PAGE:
Basle, 2nd half 19th century
Height 187 cm, width 135 cm, length 270 cm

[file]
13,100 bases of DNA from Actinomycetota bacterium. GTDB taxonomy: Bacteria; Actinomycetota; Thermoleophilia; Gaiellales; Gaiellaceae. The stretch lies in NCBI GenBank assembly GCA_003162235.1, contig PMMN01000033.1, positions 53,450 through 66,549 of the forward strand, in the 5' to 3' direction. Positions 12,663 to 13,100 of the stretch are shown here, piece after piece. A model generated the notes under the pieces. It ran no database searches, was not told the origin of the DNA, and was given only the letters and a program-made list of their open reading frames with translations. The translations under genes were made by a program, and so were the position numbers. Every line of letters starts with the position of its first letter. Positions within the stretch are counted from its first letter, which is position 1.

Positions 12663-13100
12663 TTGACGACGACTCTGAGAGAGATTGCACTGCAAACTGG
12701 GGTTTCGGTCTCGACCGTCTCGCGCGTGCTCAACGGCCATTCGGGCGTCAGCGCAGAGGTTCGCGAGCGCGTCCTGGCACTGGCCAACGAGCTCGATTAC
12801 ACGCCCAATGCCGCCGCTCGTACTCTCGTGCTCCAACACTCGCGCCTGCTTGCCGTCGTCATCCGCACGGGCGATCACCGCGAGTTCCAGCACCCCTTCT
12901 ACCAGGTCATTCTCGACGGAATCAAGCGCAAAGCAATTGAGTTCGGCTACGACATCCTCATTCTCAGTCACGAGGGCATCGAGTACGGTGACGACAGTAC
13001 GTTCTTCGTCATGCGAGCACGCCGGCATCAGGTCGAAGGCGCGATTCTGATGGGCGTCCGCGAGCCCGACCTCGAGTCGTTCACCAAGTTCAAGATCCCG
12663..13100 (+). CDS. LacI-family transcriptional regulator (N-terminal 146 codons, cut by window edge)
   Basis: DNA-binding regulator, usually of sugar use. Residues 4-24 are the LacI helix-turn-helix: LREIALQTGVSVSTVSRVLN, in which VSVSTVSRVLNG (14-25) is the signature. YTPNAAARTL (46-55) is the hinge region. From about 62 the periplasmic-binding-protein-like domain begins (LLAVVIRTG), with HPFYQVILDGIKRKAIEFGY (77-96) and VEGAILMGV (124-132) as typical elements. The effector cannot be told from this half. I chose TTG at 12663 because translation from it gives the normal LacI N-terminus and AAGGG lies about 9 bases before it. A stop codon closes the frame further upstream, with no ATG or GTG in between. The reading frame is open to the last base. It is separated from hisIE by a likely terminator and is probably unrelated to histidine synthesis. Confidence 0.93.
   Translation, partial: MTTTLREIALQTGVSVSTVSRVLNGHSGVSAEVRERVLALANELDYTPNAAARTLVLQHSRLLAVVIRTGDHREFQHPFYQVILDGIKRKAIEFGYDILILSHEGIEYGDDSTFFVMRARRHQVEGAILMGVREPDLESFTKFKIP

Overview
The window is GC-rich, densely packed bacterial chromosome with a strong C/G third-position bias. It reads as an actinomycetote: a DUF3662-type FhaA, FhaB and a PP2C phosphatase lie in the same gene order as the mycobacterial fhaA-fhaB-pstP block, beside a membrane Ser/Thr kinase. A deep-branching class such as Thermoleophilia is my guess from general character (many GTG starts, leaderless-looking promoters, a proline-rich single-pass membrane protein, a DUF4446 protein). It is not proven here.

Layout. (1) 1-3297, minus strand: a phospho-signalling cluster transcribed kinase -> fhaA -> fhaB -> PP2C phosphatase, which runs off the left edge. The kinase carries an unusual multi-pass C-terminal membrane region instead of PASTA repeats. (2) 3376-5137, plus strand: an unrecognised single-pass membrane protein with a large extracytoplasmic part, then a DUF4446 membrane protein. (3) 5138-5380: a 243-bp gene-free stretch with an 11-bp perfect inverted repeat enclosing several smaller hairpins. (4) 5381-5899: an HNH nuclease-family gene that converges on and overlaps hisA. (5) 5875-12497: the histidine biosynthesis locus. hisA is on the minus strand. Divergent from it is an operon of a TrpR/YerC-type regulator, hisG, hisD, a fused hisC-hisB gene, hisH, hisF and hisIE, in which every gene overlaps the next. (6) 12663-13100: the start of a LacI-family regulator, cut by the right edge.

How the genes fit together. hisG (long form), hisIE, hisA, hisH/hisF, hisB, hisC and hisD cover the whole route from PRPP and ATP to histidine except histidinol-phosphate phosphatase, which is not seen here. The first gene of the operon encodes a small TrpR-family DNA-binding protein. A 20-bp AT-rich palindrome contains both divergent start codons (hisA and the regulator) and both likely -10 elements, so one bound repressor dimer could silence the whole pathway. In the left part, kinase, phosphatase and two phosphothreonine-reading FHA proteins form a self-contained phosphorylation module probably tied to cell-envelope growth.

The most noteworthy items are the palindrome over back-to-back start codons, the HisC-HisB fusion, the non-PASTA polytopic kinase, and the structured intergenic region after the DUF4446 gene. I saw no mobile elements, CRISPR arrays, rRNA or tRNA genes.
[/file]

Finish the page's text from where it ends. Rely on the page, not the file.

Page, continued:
In the C18 and C19 and in the early C20 young people from wealthy families regularly went out on sledge rides together, with a night time meal and dancing. In this the middle class took over the tradition of the aristocratic 'carousel' rides of the Baroque age in a form adapted to the time. These Basle sledge parties often crossed into neighbouring Baden and Alsace. Those who did not have sleighs of their own travelled on a so called 'sausage', a hired sledge with several seats and driven by a coachman. The acquaintanceships made in this way not uncommonly led to marriage. The sausage sledge exhibited belonged to the Basle hackney cab firm of Gebrüder Keller and was used until about 1930. However, this type of sledge, with the seat bench running round the inside of the body, was not usually called a 'sausage' in Basle. Generally a 'sausage' was a long, narrow sledge having a chest like body with a sausage shaped leather upholstered seat on which the passengers sat astride.